When I started what you would call middle school, I got a lot of disrespect from older kids, for I was dirty, scruffy and didn't talk like them.  Many sneered at me and dissed me; consequently I fought, a lot.  Adults are generally unaware of this, but if a kid is dissed, he has to fight, or the disrespect will increase and he will go under and end by disrespecting himself.  As I fought a lot, I became good at it, and soon learned another fact about violence that most people are now unaware of.  Fighting fairly is for fools, it maximizes damage; whereas if you attack suddenly, savagely, and with extreme violence, damage tends to be minimized.  This may seem counter-intuitive, but it is so.  Someone who gets sucker-punched and knocked to the ground before he has even realized that a fight is on, overwhelmingly tends to just stay there; the experience psychs him out of wanting to fight at all.  But if two people fight "fairly", they each get to psych themselves up to fight before they start and, as dirty tricks are forbidden, the amount of damage each can inflict on the other (at least while they are fresh) is minimal, and each little bit of damage inflicted doesn't deter, it makes them more determined.  Consequently, when people fight fairly, they often batter each other into a pulp.

As I fought so much in my first year I naturally gravitated to a social group which nowadays I think would be called "The Thugs", though we didn't call ourselves anything.  But we were all jocks, and were all very ready to fight, indeed entry into our group could only be obtained by personal combat with an existing member.  If you won you automatically became a member, and you might become a member even if you lost, if you had put up a good enough fight.  So you definitely had to be a scrapper to get in.  But beyond that we were no more violent than anyone else; none of us went looking for fights to get into; mostly we just hung out and socialized.

We had hangers-on, notably Kent, who had no physical aptitude at all, but dearly longed to be a tough guy.  So he hung around us and boasted a lot about his imaginary battles.  One day I was in a really bad mood and Kent was particularly boastful.  Finally I sneered nastily at him "Forced him?!  You couldn't force your way out of a wet paper bag!"  Given my first year in that school, I should have known better, eh.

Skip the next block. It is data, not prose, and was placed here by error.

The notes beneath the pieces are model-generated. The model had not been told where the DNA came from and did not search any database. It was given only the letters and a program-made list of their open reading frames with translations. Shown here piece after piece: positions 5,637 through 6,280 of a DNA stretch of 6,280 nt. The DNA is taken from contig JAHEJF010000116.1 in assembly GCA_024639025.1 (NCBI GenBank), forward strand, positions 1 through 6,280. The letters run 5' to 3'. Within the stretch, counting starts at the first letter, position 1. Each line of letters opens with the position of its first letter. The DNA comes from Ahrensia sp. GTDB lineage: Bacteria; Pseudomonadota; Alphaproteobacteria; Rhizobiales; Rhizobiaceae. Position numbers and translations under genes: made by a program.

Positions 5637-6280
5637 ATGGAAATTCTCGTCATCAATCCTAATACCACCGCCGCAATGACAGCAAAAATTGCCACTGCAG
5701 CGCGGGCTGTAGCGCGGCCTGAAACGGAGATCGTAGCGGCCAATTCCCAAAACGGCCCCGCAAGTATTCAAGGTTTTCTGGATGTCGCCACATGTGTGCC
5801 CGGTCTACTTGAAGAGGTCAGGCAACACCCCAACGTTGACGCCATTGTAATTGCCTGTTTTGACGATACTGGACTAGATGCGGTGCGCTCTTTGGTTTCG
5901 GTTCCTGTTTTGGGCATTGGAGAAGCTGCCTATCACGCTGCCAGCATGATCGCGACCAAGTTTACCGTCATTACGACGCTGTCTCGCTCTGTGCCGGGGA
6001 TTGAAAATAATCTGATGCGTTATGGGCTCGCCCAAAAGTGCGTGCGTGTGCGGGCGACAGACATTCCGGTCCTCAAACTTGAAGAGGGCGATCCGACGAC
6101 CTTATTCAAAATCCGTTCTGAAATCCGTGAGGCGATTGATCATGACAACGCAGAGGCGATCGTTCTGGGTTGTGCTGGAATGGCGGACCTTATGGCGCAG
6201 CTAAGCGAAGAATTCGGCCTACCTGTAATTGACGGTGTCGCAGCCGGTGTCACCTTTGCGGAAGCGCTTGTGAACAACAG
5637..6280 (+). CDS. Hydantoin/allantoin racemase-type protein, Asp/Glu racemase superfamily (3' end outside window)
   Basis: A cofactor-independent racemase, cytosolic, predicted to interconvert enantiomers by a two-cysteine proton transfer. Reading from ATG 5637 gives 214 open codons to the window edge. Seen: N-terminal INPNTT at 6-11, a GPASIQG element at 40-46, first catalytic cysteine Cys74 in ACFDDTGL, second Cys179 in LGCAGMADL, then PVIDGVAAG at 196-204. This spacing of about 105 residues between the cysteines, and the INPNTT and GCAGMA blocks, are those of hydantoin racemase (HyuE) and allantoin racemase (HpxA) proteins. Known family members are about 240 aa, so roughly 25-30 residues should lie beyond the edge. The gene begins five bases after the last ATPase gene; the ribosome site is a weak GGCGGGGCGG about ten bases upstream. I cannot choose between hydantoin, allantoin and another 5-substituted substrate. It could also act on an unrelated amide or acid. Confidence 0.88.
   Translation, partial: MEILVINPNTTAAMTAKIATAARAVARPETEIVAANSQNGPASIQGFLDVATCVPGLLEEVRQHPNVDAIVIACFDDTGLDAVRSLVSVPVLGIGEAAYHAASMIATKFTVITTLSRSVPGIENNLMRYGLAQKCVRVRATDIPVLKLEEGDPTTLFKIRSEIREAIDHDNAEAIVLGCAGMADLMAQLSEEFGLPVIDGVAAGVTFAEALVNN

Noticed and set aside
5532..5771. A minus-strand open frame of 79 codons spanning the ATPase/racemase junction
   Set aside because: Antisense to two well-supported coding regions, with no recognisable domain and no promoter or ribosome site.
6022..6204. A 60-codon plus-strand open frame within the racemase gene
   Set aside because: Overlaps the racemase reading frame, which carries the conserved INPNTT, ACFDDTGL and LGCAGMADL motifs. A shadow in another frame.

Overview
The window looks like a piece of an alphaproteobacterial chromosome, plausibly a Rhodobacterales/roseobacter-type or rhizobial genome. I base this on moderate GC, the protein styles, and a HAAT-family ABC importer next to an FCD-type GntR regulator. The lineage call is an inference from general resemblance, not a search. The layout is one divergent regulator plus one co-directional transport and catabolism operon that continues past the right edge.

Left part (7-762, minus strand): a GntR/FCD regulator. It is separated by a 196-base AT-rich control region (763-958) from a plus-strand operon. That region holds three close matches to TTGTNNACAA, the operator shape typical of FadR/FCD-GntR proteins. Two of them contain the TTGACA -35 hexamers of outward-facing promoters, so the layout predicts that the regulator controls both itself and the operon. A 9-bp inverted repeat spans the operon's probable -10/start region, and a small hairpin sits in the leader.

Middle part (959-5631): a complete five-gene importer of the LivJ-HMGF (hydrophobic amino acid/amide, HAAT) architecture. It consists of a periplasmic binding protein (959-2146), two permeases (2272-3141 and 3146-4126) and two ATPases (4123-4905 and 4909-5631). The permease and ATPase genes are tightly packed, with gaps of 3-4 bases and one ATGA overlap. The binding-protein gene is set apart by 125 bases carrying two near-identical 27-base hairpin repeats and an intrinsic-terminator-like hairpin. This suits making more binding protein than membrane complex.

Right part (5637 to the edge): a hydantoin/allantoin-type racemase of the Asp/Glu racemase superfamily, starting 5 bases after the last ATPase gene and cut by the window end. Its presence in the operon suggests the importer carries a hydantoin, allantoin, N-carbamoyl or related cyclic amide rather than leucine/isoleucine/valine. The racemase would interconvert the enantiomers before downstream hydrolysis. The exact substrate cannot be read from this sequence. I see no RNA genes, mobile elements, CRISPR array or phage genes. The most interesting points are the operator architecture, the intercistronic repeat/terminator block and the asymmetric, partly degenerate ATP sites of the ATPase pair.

Kent got up and he was spluttering with rage, challenged me to a fight.  Told him not to be ridiculous.  He comes up and swings at me, big old roundhouse, and I duck it.  And he comes at me again.  I throw him on the ground.  He gets up and comes at me again.  And so it went on.  Finally I lost patience, punched him in the mouth and split his lip.  And that stopped it, and so endeth the first day.

Next morning he starts again, and we repeat the process.  And the next day, but this time I lose my temper and really hurt him.  My second mistake; Kent lies bleeding on the ground, and I look up to find everyone glaring at me.  Up to this point the other guys had been neutral, it was a private affair between Kent and me.  Now all sympathies were with Kent, and I was highly disapproved of.  We had an unwritten rule against excessive force, and I'd just broken it.

We were learning Coleridge's "Ancient Mariner" that term, and it really resonated with me.  It features an albatross that the mariner kills, which then becomes fastened around his neck while it rots and reeks.  Kent had become my albatross.  The poem is very long but has a pronounced rhythm which makes it easy to learn and I memorized the entire poem.  Even today, more than 50 years later, I can still quote chunks from it.  You'll probably recognize this one, it also describes how I was coming to feel about Kent.

Like one who, on a lonesome road, Doth walk in fear and dread; And having once turned round, walks on And turns no more his head; Because he knows a frightful fiend Doth close behind him tread.

Kent had challenged me and we were fighting in a way I did not understand, and it was not going well.  So I decided to get cute.  I told Kent that if this went on I was going to hurt him a little bit more each time he started in on me again, and we could just go on like that until he did reach the point where he would quit.  That way I figured the amount of punishment dealt out was in Kent's hands and if he chose to take it to the point of excessive punishment, then it was entirely his responsibility.